|Alexey Mikhaylovich Schastny|
October 16, 1881|
Zhitomir, Ukraine, Russian Empire
|Died||July 22, 1918
Moscow, Soviet Union
|Allegiance|| Russian Empire
|Service/branch|| Imperial Russian Navy
|Years of service||1901–1918|
|Rank||Captain 1st Rank|
|Commands held||Baltic Fleet|
|Battles/wars||Russo Japanese War
World War I
Russian Civil War
|Awards||Order of St. Anna
Order of Saint Stanislaus
Schastny was born into a military family in Zhitomir, Ukraine. His father Mihail Mikhaylovich Schastny, was a major general of artillery in the Imperial Russian Army. Schastny was educated in the Vladimir Kiev cadet Corps (a military school) 1892-1896. He graduated second in his class from the Sea Cadet Corps in 1901 and completed the mine warfare officers class in 1905.
His initial service was aboard the battleship Sevastopol, transferring to the cruiser Diana he served during the Russo Japanese War and was interned with his ship in Saigon. On returning to Russia, Schastny served in the Kronstadt Naval Base as an instructor in the Torpedo School (1906–1909) and as Flag Lieutenant to the commander destroyers, Baltic Fleet. In 1912-1914 he was transferred to the Caspian Sea to co-ordinate the building of radio transmitters.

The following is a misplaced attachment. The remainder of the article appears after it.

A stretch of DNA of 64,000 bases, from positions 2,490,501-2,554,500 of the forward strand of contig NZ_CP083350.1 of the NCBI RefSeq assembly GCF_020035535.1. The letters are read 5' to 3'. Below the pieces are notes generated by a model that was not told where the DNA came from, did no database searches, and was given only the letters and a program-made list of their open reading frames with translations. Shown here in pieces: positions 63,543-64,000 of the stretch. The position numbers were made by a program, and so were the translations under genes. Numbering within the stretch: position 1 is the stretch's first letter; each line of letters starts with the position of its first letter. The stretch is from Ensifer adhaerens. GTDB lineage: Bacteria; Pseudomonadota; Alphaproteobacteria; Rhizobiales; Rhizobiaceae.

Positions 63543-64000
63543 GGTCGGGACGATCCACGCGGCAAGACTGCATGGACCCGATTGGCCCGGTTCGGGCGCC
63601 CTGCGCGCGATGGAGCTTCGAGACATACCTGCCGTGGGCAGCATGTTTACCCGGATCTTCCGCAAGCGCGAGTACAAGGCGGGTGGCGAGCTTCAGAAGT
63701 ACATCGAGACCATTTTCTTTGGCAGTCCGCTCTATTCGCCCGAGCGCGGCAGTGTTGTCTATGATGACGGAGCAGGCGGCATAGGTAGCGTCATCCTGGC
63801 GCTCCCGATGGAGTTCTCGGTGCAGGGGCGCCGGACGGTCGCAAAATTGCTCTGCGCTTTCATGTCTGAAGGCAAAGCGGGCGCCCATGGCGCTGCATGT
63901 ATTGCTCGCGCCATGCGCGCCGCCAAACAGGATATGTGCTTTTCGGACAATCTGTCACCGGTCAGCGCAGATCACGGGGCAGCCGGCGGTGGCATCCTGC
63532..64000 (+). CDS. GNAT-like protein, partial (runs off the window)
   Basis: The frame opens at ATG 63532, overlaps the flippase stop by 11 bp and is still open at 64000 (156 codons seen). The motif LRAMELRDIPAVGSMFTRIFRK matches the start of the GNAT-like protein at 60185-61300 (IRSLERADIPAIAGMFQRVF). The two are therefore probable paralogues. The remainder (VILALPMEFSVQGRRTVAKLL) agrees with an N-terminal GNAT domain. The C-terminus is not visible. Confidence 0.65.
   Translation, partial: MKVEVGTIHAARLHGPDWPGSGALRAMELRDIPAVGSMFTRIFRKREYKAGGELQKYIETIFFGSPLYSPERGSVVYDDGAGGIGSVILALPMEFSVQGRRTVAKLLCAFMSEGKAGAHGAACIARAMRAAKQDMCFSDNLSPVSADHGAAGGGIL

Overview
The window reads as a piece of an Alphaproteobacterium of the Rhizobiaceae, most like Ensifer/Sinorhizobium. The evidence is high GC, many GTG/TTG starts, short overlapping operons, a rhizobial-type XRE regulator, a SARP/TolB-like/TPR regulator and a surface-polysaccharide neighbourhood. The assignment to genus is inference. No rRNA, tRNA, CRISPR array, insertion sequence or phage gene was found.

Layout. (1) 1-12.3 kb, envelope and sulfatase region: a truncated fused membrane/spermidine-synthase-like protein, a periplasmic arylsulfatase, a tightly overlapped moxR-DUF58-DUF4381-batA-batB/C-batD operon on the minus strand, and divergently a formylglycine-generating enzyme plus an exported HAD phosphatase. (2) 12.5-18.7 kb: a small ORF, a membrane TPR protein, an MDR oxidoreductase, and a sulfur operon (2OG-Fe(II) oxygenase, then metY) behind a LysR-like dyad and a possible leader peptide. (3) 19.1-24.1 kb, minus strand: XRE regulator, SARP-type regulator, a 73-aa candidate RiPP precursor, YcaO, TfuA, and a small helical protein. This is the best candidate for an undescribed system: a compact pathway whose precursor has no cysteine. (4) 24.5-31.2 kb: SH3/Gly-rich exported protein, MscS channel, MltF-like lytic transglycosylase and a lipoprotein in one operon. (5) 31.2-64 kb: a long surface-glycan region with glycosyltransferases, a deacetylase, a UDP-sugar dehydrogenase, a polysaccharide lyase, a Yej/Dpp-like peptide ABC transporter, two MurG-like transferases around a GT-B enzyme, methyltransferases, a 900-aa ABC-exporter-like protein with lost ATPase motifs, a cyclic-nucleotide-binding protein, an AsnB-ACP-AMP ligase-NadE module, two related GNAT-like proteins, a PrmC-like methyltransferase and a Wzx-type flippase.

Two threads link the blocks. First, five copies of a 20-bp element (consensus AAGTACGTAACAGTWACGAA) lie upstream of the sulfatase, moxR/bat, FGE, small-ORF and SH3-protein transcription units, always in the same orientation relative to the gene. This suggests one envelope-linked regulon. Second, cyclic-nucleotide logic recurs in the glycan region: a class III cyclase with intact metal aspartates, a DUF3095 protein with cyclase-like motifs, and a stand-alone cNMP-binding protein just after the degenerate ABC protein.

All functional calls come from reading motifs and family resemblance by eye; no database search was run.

During World War I, Schastny served as second officer on the dreadnought Poltava, and as commander of the minelayer Pogranichnik. In 1917 he became Flag Captain to the commander Baltic Fleet.
Schastny was given command of the Baltic Fleet in 1918 and was responsible for organising the evacuation of the fleet from Helsinki to Kronshtadt in March and April 1918. The Baltic was frozen and the ice cruise took nearly a month. The ships evacuated comprised 236 vessels and included 6 battleships, 5 cruisers, 59 destroyers and 12 submarines.
Schastny however fell foul of Trotsky and was arrested on 27 May 1918. Trotsky declared at his trial that: "Schastny strongly and steadily deepened the gulf between the navy and the Soviet government. Wreaking havoc, he has consistently put forward his candidature for the role of saviour. He was the vanguard of the conspiracy of the officers of the mine divisions ,he openly put forward the slogan "dictatorship of the fleet". Schastny was setntenced to death and shot 22 July 1918.
Schastny was married to Antonina Nikolayevna (née Priyemskaya) and had two children; a daughter Galina (1913–1982) and a son Lev (born 1915). Schastny was rehabilitated after the fall of the Soviet Union. A street was named after him in his native Zhitomir in 1992.